Growing Initiative - Head's Blog

Posted on: 15/11/2019

This week I have to admit that I jumped for joy, literally, when I heard the news that we have been shortlisted for the prestigious TES Independent School Awards in two categories: Student Initiative and Sport. We are incredibly modest about our achievements at St. Helen’s College and every week I pick up an educational journal only to read about what ‘initiatives’ other schools are discussing when often we have been doing many of these things for several years - e.g. P4C, Flipped Learning or Mindfulness. But this week I want to focus on the impact of what we do here at school with our pupils which enables them to show ‘initiative’.  

Initiative is a self-management skill, and self-management is one of five key life and work skills for young people entering the workforce. Your children are nowhere near the age of entering the workforce but they are certainly proving that they are going to be an incredible workforce for the future!

‘Initiative’ is defined as 'the ability to assess and initiate things independently'.

There has been a plethora of activities recently in which we have seen our pupils stepping up to the mark, conceiving of and leading on some wonderful projects. The confidence, self belief and leadership qualities which the children possess are admirable and most definitely worthy celebrating. Our JRSO team and our Sports Leaders have been recognised by being shortlisted for the TES Awards, but it is true to say that pupils across the school are incredibly resourceful and enthusiastic in their self-led endeavours. 

Examples of some of these activities are:

  • A Year 6 pupil designing an 'inside out sound box'. This is a very intricate project, which is worth a future blog in itself. The design and planning process is now complete and the build is in hand,  so watch this space!

  • Year 6 boys setting up a ‘Times Tables Rockstars’ club. Inspired to improve their mental maths skills, this group of boys are eager to encourage other pupils form Year 4-6 to challenge and improve their mental agility too.

  • Year 5 girls running ‘Nature Club’, which has involved organising and sourcing resources and activities to bring joy to their peers through the exploration of nature.

  • Year 6 pupils holding maths clinics in the library at lunch and break times for younger pupils to have some peer tutoring in maths topics

  • Numerous charity fundraisers throughout the school; every class becomes involved in charity fundraising and all ideas are led by the pupils.

Another definition of ‘initiative’ is the power or opportunity to act or take charge before others do. Yet again we witness this on a daily basis at St. Helen’s College. Only yesterday at lunch, a Year 3 pupil told me that he would be applying for the position of Head Boy when he was in Year 6 as he has so many good ideas for me for the school and children! I shall not reveal his innovative ideas but I am sure this proactive young man will go places in the future. Even our youngest Ducklings were innovative in their thinking today as we discussed what to do with the toy cars in the garage which had missing wheels!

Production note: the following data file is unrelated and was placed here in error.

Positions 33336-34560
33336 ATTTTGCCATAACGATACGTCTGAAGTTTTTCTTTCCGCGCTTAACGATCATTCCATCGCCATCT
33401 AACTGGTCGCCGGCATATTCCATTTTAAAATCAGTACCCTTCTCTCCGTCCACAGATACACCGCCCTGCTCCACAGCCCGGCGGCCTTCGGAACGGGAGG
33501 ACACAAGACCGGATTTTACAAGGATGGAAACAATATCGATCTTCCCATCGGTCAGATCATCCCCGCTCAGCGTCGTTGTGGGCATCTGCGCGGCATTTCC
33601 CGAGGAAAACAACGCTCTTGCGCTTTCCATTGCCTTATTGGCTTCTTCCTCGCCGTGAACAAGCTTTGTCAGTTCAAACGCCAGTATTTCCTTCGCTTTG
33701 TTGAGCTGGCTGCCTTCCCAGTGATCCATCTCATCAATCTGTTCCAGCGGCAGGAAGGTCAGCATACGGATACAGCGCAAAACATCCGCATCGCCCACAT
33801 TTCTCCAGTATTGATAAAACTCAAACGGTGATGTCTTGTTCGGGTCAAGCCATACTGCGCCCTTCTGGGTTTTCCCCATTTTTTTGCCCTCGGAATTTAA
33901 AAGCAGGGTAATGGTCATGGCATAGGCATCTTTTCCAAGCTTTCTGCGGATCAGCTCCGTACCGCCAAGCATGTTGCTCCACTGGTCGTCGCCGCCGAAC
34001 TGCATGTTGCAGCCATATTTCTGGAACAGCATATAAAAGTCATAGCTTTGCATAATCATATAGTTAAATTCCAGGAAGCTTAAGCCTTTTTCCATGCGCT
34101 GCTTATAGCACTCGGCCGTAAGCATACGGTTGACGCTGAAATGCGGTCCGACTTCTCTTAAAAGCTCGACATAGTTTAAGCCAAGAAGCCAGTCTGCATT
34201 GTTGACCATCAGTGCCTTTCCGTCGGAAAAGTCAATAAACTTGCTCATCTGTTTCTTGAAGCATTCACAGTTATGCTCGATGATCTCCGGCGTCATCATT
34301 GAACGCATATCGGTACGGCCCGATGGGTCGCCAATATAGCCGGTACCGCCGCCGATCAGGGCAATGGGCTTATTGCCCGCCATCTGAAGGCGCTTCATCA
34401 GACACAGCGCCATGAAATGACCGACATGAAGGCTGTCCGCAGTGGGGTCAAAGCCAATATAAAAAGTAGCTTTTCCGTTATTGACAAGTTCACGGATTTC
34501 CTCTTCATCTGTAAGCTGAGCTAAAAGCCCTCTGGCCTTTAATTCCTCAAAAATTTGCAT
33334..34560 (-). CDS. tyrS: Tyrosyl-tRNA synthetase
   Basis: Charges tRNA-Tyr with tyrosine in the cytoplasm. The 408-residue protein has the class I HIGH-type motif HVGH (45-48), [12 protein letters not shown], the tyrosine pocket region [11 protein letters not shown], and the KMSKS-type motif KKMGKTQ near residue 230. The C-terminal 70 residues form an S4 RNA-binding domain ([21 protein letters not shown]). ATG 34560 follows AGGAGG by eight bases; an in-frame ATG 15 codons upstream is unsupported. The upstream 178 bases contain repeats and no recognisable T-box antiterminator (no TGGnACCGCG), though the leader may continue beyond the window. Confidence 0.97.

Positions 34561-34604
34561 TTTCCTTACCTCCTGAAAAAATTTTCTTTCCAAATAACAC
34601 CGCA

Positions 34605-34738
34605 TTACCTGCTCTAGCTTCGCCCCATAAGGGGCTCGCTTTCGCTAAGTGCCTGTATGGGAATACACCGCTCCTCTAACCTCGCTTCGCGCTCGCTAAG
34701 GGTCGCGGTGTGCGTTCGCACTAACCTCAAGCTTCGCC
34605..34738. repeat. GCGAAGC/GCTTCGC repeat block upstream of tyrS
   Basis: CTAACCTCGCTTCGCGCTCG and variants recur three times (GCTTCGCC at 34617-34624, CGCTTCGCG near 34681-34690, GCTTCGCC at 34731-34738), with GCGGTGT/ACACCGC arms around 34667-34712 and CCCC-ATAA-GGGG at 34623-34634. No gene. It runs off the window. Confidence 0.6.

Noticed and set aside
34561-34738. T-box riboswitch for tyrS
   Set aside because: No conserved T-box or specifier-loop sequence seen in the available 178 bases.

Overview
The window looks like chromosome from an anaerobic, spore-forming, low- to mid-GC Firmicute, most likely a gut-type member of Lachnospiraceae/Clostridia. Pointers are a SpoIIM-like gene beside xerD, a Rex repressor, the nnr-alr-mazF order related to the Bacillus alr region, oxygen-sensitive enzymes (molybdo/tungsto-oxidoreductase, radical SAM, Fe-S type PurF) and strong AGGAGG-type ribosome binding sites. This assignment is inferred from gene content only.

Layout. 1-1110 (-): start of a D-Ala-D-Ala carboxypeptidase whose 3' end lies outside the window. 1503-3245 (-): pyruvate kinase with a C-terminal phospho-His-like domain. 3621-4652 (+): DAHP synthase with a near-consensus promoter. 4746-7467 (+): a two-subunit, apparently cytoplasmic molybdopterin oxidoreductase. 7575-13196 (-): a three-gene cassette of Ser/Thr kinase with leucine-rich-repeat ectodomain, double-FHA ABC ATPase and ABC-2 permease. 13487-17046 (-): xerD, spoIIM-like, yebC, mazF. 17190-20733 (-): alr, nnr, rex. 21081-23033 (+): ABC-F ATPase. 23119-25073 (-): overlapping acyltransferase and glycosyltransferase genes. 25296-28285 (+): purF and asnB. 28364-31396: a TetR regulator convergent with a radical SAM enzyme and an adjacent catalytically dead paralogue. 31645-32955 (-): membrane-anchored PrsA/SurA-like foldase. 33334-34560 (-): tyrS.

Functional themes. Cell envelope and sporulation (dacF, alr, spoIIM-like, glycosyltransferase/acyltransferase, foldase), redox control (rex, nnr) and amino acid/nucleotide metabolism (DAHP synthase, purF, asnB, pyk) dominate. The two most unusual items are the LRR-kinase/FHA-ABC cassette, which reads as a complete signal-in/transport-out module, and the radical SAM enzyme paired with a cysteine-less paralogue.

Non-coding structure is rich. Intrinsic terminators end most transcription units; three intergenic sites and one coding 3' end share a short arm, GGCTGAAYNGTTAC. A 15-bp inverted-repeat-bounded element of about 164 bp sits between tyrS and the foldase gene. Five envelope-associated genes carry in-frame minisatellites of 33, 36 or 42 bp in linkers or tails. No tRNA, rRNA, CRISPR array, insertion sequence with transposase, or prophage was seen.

So, how can you support your young children at home to develop skills such as innovative thinking, problem solving and  entrepreneurship? Below is a list of some tips recommended for toddlers and preschool children. If we can encourage our youngest pupils in this way, this will provide a great start to developing their confidence, self-belief and leadership qualities.

  • Praise your child’s efforts, not the result. “I know you worked hard to put the napkins on the table. Thank you.” “It took a lot of time to put all your toys away.”

  • When your child asks a question, if appropriate, respond with a question. “What do you think?” 

  • When your child says, “I can’t do it,” instead of immediately helping, suggest other options depending upon the task. “Can you try doing it a different way?” “Tell me what you need to make it work.”

  • Allow your child to make decisions so he/she becomes comfortable doing so. Even a toddler can choose which clothes to wear when given options or between a cheese or ham sandwich. (This helps decrease frustration, too.)

  • Allow a little extra time so that your child can do things themselves, like putting on their shoes or coat, packing their bag or picking out a book to read in the car before you leave the house.

  • Provide opportunities for your child to have creative play – playing outdoors, playing with groups of other children in structured time, drawing, painting, making things or baking.

  • Avoid screen time! Time spent watching movies and playing video games decreases the need to be creative and take initiative.

And for us adults in the workplace! We all need to inspire the younger generation so here are a few tips for our further future success: 

  • Never stand still.

  • Do more than is required of you. 

  • Think as a team member, not an employee.

  • Speak up and share your ideas. 

  • Consider every opportunity. 

  • Always be prepared. 

Regardless of the outcome at the TES Awards Ceremony in February next year, it is a huge testament to our school that we have been shortlisted for our achievements in the two categories. We need to remember that it is our staff and parents coming together to support the children in a safe and nurturing environment which enables our pupils to develop these most crucial skills which will stand them in good stead for the rest of their lives.

Mrs. Drummond